West Virginia Starts Online Gambling Pursuit Early

West Virginia Starts Online Gambling Pursuit Early
WV Delegate Fluharty ready to try i-gaming again

One member of the West Virginia legislature is determined to legalize online poker and casino games. State Delegate Shaun Fluharty was the champion of a bill last year that failed to gain momentum among his fellow lawmakers, and he’s ready to try again.

Inspired by Pennsylvania’s hard-fought success in late 2017, Fluharty announced at the time that he wanted his state to follow. And only days into the new year, he resurrected his previous bill in the West Virginia legislature and vows to push for passage this year.

Slow Start in 2017

Fluharty introduced HB.3067 in March 2017 with four cosponsors – Delegates Mike Pushkin, Joseph Canestraro, Mick Bates, and Sean Hornbuckle. The simple purpose of the bill was stated as: “Legalizing interactive gaming.”

The bill was written to amend the 1931 Code of West Virginia with articles relating to “legalizing interactive gaming; providing legislative findings; establishing licensing requirements; limiting licensing to existing gaming facilities; providing that the Lottery Commission regulate interactive gaming; providing operations controls; providing prohibitions and criminal penalties; assessing gaming and licensing fees; incorporating rules and statutes applicable to interactive gaming; and providing a tax and administration of the tax for operation of an interactive gaming license.”

Further, the West Virginia Lottery Commission would establish and oversee regulations for the industry. Licenses would cost $50,000 each (a drastic discount as compared to New Jersey and Pennsylvania), and gross gaming revenue would be taxed at only 14%. All licensed gaming facilities and racetracks would be eligible for online gaming operations, and West Virginia would be allowed to partner with other states via interstate online poker agreements.

The bill started its trajectory in the Committee on the Judiciary and moved on to the Finance Committee. However, with no support from House Speaker Tim Armstead, the bill stalled.

Pennsylvania Envy

Fluharty watched closely as neighboring Pennsylvania fought about online gambling for several years but finally passed it in October 2017. He immediately took to Twitter to express his concern that West Virginia will be left behind if it doesn’t follow in Pennsylvania’s footsteps.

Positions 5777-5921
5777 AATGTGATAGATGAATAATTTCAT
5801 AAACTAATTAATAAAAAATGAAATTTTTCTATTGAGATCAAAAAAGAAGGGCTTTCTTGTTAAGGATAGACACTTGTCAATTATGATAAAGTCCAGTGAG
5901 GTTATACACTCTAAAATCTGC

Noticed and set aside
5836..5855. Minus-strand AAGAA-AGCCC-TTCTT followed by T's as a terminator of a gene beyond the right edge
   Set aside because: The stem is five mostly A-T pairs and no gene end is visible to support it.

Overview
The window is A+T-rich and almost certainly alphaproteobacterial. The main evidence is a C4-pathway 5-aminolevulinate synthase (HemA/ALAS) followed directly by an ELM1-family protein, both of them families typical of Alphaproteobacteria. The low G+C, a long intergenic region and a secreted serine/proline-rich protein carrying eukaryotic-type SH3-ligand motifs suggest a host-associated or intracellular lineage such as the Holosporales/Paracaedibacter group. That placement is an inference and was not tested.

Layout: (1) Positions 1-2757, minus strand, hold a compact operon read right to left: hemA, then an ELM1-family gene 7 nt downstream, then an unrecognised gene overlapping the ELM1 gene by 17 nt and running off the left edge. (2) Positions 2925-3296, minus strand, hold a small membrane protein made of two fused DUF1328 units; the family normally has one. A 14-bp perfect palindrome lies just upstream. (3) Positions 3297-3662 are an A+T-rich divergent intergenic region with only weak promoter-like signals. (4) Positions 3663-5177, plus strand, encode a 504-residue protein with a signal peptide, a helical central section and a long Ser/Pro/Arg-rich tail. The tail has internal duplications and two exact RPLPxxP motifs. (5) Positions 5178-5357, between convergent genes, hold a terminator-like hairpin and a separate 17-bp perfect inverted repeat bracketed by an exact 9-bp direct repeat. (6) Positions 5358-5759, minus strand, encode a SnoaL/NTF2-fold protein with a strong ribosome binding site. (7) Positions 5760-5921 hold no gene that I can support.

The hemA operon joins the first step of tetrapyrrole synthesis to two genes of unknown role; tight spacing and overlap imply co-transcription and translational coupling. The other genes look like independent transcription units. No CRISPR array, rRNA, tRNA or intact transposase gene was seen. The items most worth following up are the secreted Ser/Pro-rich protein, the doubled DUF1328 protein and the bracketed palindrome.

Less than two weeks into the new year, Fluharty and the same cosponsors reintroduced HB.3067 to the House Judiciary.

As Fluharty watches Pennsylvania begin to work on regulations and eventually offer online gambling licenses to its land-based casinos and then launch the games sometime in 2018, he hopes to avoid the feeling of being left behind yet again. To build on the momentum of Pennsylvania, he is likely to use that state as an example – along with New Jersey’s tremendous revenue growth in 2017 from online gaming – to convince other members of the legislature to consider supporting his bill.

No hearings have been set yet. However, if Fluharty has been working behind the scenes to garner support, there might be word of a hearing in the coming weeks.

Per the West Virginia legislative calendar and considering that 2018 is a major election year, any significant push for online gambling will need to happen in the first few months of the year or be relegated to a dusty shelf for another year.

The state is one to watch in 2018, primarily because of Fluharty’s enthusiasm. It remains to be seen if that will be enough.


About Jennifer Newell

Jennifer began writing about poker while working at the World Poker Tour in the mid-2000s. Since then, her freelance writing career has taken her from Los Angeles to Las Vegas and back to her hometown of St. Louis, where she now lives with her two dogs. She continues to follow the poker world as she also launches a new subscription box company and finishes her first novel. Jennifer has written for numerous publications including PokerStars.com and has followed the US poker and gaming market closely for the last 15 years. Follow Jen on Twitter

Disclaimer: The information on this site is my interpretation of the laws as made available online. It is in no way meant to serve as legal advice or instruction. We recommend that you seek legal advice from a licensed attorney for further or official guidance.

Leave a Reply

Related Articles